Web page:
Ethics in AI Colloquium | Algorethics: Thinking about the Techno-Human Condition
Friday 11 November 2022, 5:00pm - 6:30pm
Live from an Oxford venue - livestreamed
Professor Paolo Benanti
Professor Benanti is a Franciscan of the Third Order Regular (TOR). He deals with ethics, bioethics and ethics of technologies. In particular, he studies focus on innovation management: the internet and the impact of the Digital Age, biotechnologies for human improvement and biosecurity, neuroscience and neurotechnology.
Professor Benanti tries to focus on the ethical and anthropological meaning of technology for Homo sapiens: we are a species that for 70,000 years has inhabited the world transforming it, the human condition is a techno-human condition ...
Baroness Onora O'Neill combines writing on political philosophy and ethics with a range of public activities. She comes from Northern Ireland and has worked mainly in Britain and the US. She was Principal of Newnham College, Cambridge from 1992-2006, President of the British Academy from 2005-9, chaired the Nuffield Foundation from 1998-2010, has been a crossbench member of the House of Lords since 2000 (Baroness O’Neill of Bengarve). She has chaired the UK’s Equality and Human Rights Commission from 2012-16 and served on of the Medical Research Council and the Banking Standards Board until 2018. In 2017, she was awarded the Holberg Prize and the Berggruen Prize for Philosophy and Culture. She lectures and writes on justice and ethics, accountability and trust, justice and borders, as well as on the future of universities, the quality of legislation and the ethics of communication.
Professor John Finnis was born in South Australia in 1940, studied Law at the University of Adelaide, and went to Oxford in 1962 as Rhodes Scholar for South Australia. His D.Phil. under the supervision of HLA Hart was on the Idea of Judicial Power. From 1966 to 2010 he was a Law Fellow at University College, Oxford, and from 1989 to 2010 ad hominem Professor of Law and Legal Philosophy in the University of Oxford. Since 1990 he is a Fellow of the British Academy, in which he is a member of both the Law and the Philosophy Sections. From 1995 to 2020 he was a chaired Professor of Law at the University of Notre Dame (Indiana). Oxford University Press published his Natural Law and Natural Rights (1980, 2011), Fundamentals of Ethics (1983), Nuclear Deterrence, Morality & Realism, with Joseph Boyle and Germain Grisez (1987), Aquinas: Moral, Political & Legal Thought (1998), and his five volumes of Collected Essays (2011): I. Reason in Action; II. Intention & Identity; III. Human Rights & Common Good; IV. Philosophy of Law; V. Religion & Public Reasons.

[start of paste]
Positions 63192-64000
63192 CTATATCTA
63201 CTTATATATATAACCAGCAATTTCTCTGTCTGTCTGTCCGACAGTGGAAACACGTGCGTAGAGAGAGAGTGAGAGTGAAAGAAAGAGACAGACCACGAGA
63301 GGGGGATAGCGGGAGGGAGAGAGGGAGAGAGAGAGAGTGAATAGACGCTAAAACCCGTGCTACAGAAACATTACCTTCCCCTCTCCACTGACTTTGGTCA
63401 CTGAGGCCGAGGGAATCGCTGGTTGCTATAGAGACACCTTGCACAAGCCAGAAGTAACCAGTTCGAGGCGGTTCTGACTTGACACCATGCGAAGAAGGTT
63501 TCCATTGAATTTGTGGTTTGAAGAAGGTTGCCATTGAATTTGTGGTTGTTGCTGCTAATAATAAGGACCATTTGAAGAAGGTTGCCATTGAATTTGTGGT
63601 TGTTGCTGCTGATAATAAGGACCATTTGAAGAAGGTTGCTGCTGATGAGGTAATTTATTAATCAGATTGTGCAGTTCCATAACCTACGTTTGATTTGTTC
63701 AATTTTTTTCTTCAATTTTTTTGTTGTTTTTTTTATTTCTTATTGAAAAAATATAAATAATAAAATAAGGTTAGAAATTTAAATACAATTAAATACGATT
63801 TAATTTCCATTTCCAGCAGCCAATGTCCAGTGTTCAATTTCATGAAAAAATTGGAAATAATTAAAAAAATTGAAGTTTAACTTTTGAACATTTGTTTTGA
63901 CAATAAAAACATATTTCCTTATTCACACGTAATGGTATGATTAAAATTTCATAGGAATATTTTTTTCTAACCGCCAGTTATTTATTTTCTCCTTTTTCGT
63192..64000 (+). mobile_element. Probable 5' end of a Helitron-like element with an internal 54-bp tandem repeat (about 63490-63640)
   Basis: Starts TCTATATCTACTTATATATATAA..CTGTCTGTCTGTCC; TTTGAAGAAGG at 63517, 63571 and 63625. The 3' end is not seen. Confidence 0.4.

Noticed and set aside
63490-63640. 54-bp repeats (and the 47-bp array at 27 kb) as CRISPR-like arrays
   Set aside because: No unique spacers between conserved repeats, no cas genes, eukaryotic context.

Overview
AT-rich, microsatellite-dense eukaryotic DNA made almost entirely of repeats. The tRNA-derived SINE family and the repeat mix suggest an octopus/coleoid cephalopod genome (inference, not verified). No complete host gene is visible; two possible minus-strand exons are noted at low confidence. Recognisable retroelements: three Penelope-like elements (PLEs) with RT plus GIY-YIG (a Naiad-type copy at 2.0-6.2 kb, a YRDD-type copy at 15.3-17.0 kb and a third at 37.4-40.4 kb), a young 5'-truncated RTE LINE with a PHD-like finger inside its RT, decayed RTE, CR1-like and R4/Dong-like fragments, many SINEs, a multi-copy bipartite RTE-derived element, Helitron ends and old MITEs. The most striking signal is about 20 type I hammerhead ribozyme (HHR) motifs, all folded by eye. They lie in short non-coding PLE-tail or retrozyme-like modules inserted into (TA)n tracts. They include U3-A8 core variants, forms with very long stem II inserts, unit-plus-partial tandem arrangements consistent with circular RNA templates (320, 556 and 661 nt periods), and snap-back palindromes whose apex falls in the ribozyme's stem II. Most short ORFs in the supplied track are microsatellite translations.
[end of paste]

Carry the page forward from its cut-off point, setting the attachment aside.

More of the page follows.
John Tasioulas is the inaugural Director for the Institute for Ethics and AI, and Professor of Ethics and Legal Philosophy, Faculty of Philosophy, University of Oxford. He was previously the inaugural Chair of Politics, Philosophy & Law and Director of the Yeoh Tiong Lay Centre for Politics, Philosophy & Law at The Dickson Poon School of Law, Kings College London. Professor Tasioulas has degrees in Law and Philosophy from the University of Melbourne, and a D.Phil in Philosophy from the University of Oxford, where he studied as a Rhodes Scholar. He was previously a Lecturer in Jurisprudence at the University of Glasgow, Reader in Moral and Legal Philosophy at the University of Oxford, where he taught from 1998-2010, and Quain Professor of Jurisprudence at University College London. He has also acted as a consultant on human rights for the World Bank and is a member of the International Advisory Board of the European Parliament's Panel for the Future of Science and Technology (STOA). He has published widely in moral, legal, and political philosophy.
Find out more about the full Institute for Ethics in AI programme here.